Consider creating a virtual work environment that makes minorities feel safe by cultivating the right company culture and operations so that the people you hire end up staying. You might do that by making sure they're always able to come to HR with complaints and that they're taken seriously. You could also hire executive-level employees of various backgrounds to help reduce bias in the recruitment process.
Diversity and Inclusion Training
Investing in D&I training gives your entire workforce the skills and guidance it needs to be a productive part of the solution. Part of your diversity and inclusion training could be to encourage your team members to make commitments to being inclusive in the workplace every day (even if it's virtually). Have them write out commitment statements that describe the exact steps they'll take to be more inclusive and hold them accountable at annual review time.
The first thing you should do before creating your diversity and inclusion program is to conduct a needs assessment to establish your company's specific challenges and opportunities surrounding diversity and inclusion. Then, develop a diversity and inclusion strategy and customize it to suit your specific D&I goals for your remote workforce. Next, identify and train facilitators who feel comfortable teaching the program online. Now, you can launch your online D&I training program.
When developing a D&I program for your remote workforce, make sure you provide training for all employees, including executive-level employees. Also, it helps to use a variety of teaching methods, as everyone learns differently. Consider using interactive exercises, group discussions, lectures, online quizzes, and self-reflection exercises—anything that would work in a remote setting.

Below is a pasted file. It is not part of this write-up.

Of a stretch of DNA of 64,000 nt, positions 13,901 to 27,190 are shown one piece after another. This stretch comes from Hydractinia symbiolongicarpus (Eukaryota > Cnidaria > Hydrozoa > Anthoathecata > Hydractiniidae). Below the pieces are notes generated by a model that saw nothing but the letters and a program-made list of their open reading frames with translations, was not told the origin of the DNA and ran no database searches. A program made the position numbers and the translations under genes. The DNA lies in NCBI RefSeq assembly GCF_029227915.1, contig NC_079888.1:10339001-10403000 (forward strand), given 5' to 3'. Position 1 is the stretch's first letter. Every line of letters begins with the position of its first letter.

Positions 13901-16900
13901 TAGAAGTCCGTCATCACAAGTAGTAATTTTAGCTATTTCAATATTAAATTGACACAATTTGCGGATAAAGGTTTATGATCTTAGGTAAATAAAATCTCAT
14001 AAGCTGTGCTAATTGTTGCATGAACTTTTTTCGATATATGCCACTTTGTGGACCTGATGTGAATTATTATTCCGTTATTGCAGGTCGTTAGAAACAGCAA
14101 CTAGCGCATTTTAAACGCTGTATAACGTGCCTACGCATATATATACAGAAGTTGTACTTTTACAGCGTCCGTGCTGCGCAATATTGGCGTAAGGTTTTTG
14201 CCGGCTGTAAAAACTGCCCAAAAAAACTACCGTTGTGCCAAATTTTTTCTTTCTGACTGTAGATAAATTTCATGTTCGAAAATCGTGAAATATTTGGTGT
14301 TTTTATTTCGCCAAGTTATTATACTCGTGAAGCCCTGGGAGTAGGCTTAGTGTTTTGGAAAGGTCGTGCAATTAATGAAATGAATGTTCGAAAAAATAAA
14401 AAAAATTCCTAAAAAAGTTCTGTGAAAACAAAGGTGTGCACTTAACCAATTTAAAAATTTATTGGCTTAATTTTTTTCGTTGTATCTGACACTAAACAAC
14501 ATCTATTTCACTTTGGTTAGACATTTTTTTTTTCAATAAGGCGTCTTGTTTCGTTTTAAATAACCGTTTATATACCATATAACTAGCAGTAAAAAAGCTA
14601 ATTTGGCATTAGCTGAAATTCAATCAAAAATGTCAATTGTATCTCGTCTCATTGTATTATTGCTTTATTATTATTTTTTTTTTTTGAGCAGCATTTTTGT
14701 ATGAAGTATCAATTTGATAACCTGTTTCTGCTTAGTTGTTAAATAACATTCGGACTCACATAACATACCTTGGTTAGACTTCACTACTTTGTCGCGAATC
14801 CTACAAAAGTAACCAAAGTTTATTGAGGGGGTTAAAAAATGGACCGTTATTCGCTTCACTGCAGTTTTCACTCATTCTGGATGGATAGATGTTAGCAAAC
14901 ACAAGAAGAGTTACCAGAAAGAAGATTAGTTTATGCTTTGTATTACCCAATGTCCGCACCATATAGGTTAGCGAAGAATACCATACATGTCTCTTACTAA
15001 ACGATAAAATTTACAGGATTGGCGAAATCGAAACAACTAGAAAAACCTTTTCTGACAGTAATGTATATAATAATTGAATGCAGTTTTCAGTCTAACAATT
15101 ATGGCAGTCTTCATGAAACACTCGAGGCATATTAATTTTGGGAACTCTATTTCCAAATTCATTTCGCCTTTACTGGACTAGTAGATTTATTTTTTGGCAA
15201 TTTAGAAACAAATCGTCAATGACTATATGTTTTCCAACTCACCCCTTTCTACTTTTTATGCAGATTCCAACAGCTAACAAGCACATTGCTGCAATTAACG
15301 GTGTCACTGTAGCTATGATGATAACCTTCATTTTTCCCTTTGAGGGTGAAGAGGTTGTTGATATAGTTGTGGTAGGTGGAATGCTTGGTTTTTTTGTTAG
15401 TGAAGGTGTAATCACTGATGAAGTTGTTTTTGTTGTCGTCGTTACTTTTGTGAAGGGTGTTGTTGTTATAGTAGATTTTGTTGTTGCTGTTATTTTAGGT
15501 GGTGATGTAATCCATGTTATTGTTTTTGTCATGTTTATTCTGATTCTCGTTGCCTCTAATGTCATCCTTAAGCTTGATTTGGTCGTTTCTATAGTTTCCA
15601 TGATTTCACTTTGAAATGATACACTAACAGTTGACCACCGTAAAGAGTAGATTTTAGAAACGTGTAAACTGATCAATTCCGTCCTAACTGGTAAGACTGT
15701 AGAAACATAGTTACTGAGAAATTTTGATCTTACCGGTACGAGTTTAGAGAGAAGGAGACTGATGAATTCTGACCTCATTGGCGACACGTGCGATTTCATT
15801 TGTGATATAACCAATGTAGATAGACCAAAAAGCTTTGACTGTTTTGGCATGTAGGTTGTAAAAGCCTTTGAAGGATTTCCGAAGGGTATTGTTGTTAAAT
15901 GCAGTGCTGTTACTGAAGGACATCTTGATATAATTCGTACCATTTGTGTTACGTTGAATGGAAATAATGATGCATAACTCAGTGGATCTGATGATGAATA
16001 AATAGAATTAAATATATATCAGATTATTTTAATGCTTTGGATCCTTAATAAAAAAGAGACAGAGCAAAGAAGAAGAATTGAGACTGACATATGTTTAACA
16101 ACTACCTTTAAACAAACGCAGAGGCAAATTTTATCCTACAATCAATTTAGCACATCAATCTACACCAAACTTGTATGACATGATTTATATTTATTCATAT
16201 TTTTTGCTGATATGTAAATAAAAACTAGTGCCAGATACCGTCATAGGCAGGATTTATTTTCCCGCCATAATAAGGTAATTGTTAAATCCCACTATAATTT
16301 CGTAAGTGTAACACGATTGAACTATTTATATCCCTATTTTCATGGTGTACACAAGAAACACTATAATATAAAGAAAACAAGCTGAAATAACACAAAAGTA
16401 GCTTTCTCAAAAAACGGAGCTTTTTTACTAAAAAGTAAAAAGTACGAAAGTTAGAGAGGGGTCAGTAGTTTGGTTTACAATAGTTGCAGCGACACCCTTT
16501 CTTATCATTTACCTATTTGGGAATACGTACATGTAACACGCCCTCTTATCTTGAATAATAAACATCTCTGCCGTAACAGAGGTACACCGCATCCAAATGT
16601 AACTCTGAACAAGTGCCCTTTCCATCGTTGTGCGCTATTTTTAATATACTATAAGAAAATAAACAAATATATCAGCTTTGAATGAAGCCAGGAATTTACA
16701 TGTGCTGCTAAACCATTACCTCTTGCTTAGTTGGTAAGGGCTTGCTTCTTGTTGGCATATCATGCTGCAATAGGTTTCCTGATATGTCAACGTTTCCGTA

Vulnerability and Empathy
Allow employees to express their vulnerability and show them empathy when they do. Ensure managers know how to do so as well. Let them know it's okay to share their personal experiences by establishing direct communication with anyone who might feel like an "only." Try to draw them into discussions in a healthy, productive way when in remote meetings. And be willing to have open, honest conversations to acknowledge mistakes. Let them know you want to learn more about how you can help them attain success while they're at the company. You can do this virtually by offering chat rooms to all remote employees (group and individual) that allow them to get across whatever they might need to.
Encourage Different Perspectives
Managers and others in higher positions within a company should encourage different perspectives by asking about people's needs, acknowledging them, and then tailoring their actions accordingly. You won't be able to advocate for anyone without understanding what it is they're facing or what they need. Ask your team members to share any challenges, distractions, or unexpected needs they might have through remote workplace surveys. And then use that information to make changes for the better.
A team-building culture is a great way to level the playing field, build commonality, and help ensure that everyone feels included and valued. One way to do that is to set up remote happy hour sessions for the sole purpose of familiarizing your team members with each other. You could also come up with fun games or exercises that encourage interactions between team members who don't know each other.
Keep Going, Keep Learning
Once you have the right policies, procedures, and company culture in place to cultivate a healthy and safe work environment for everyone, keep going. The work of diversity and inclusion is ongoing and doesn’t stop when the feedback session ends.
Traditional recruitment is the old way, and stepping into 2021 means it's time to use the above tips to transform your remote workforce into a more diverse and inclusive environment for everyone. Workplace D&I should be a priority for every remote business this year.